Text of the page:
Monday, June 11, 2012

New York Times Investigation Finds Morning After Pill is Not An Abortion Pill – Anti-Abortion Rights Group Should be Thrilled

But Of Course They Won’t Be

The people who spend their lives attempting to deny the rights of women to control their own bodies and health care are focused most strongly on the abortion rights issue.  The development of a ‘morning after’ birth control pill should have been a huge positive for them.  The pill allows women to prevent pregnancy even if they had not engaged in any previous form of birth control.  The logic here is simple, no unwanted pregnancy, no potential abortion.

Instead the anti-abortion rights people strongly fought the approval of the morning after pill, somehow arguing that the process itself was an abortion.

Based on the belief that a fertilized egg is a person, some religious groups and conservative politicians say disrupting a fertilized egg’s ability to attach to the uterus is abortion, “the moral equivalent of homicide,” as Dr. Donna Harrison, who directs research for the American Association of Pro-life Obstetricians and Gynecologists, put it. Mitt Romney recently called emergency contraceptives “abortive pills.” And two former Republican presidential candidates, Newt Gingrich and Rick Santorum, have made similar statements.

These beliefs would have had at least a minimal level of credibility has they been based on fact. It turns out they were not.  Here are the clinical details.

But an examination by The New York Times has found that the federally approved labels and medical Web sites do not reflect what the science shows. Studies have not established that emergency contraceptive pills prevent fertilized eggs from implanting in the womb, leading scientists say. Rather, the pills delay ovulation, the release of eggs from ovaries that occurs before eggs are fertilized, and some pills also thicken cervical mucus so sperm have trouble swimming.

And how did the misinformation come about?

The notion that morning-after pills prevent eggs from implanting stems from the Food and Drug Administration’s decision during the drug-approval process to mention that possibility on the label — despite lack of scientific proof, scientists say, and objections by the manufacturer of Plan B, the pill on the market the longest. Leading scientists say studies since then provide strong evidence that Plan B does not prevent implantation, and no proof that a newer type of pill, Ella, does.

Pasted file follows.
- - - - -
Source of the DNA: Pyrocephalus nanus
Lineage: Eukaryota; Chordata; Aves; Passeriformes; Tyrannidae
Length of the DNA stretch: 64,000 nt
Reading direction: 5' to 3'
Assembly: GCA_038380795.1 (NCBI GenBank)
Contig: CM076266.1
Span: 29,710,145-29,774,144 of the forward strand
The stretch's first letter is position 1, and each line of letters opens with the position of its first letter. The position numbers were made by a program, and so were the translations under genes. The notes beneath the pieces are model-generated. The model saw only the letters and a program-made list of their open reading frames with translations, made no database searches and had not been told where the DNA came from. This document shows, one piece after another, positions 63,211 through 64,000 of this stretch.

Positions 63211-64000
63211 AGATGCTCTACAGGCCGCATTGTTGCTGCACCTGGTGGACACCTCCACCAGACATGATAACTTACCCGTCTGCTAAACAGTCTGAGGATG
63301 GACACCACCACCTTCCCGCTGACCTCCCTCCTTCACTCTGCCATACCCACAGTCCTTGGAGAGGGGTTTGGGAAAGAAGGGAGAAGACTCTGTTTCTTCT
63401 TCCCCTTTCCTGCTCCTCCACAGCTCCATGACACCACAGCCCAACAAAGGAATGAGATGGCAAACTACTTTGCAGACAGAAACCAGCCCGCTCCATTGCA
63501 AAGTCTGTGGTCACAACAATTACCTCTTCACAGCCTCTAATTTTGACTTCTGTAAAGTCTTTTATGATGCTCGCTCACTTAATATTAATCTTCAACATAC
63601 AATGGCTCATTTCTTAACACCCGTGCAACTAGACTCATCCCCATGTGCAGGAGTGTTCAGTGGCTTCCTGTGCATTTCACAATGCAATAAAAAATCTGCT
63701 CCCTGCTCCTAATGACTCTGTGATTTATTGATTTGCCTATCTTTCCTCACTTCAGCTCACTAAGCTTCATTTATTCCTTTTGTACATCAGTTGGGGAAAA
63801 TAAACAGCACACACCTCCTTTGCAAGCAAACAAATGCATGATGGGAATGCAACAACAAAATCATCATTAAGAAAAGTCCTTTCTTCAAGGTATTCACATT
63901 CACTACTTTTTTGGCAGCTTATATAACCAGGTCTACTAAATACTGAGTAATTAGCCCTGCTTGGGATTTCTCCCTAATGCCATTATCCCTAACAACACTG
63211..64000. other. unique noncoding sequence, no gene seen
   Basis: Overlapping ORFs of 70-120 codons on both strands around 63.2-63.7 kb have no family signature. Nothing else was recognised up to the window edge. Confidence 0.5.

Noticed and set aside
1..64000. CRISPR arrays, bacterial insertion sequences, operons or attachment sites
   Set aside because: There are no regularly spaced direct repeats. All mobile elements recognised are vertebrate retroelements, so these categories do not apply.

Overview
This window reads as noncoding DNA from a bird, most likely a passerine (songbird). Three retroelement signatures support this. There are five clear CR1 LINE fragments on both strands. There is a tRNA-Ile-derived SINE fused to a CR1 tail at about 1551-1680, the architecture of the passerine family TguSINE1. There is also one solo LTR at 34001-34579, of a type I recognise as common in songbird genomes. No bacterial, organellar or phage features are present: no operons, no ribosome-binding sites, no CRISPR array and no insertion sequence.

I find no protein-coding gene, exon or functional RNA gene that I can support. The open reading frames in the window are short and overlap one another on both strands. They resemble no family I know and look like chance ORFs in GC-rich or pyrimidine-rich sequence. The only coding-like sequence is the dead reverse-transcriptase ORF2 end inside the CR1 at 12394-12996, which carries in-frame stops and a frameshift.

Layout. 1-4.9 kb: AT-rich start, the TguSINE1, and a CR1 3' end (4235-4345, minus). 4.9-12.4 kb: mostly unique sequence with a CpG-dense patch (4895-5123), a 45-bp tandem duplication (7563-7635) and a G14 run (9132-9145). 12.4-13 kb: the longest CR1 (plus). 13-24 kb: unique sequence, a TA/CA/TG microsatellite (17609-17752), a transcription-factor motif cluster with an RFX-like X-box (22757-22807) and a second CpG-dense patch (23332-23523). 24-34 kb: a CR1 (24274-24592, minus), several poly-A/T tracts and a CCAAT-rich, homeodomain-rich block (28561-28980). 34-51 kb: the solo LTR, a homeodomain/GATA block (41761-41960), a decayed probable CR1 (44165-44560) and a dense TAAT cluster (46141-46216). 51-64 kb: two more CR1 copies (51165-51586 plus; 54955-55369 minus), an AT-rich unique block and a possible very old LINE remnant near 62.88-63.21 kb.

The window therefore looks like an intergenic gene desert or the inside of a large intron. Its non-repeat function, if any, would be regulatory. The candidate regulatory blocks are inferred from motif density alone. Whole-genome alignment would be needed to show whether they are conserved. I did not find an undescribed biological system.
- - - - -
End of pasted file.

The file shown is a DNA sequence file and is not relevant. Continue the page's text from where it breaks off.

Of course the anti-abortion rights fanatics never ever want to admit they may have been wrong about anything.  So some have to accuse scientists of injecting their own personal beliefs into the studies and with absolutely no proof or evidence whatsoever they make unfounded accusations like this.

Critics said they wondered if scientists and government agencies were debunking an implantation effect because they support abortion rights. Jonathan Imbody, vice president of government relations for the Christian Medical Association, wrote on, that the fact sheets contradict Plan B’s abortion-inducing nature and raise questions about “whether ideological considerations are driving these decisions.”

But what is really clear here is that the anti-abortion rights people are only partly interested in preventing abortions.  If that was their only driving force they would loudly embrace these results.  An estimated 12 million doses of the morning after pill are sold each year,

Emergency contraceptive use has steadily increased, with about 12 million packages sold last year, according to IMS Health and the SymphonyIRI Group, health information and market research companies.

and if that results in prevention of several hundred thousand abortions then anti-abortion activists should be ecstatic.

The fact that they are not is just further evidence that there agenda is far more about controlling the private lives of citizens than it is about abortion rights. 

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